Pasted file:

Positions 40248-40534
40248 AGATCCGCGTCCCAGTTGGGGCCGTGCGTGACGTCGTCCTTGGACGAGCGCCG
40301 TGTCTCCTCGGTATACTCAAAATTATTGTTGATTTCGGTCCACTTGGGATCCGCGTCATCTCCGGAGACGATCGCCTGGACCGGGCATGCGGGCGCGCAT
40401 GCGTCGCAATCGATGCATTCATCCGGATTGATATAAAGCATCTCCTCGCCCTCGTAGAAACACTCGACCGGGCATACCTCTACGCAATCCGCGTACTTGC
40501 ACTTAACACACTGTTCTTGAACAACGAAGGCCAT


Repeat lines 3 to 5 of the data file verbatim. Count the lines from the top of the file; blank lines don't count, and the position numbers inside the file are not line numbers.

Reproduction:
40301 TGTCTCCTCGGTATACTCAAAATTATTGTTGATTTCGGTCCACTTGGGATCCGCGTCATCTCCGGAGACGATCGCCTGGACCGGGCATGCGGGCGCGCAT
40401 GCGTCGCAATCGATGCATTCATCCGGATTGATATAAAGCATCTCCTCGCCCTCGTAGAAACACTCGACCGGGCATACCTCTACGCAATCCGCGTACTTGC
40501 ACTTAACACACTGTTCTTGAACAACGAAGGCCAT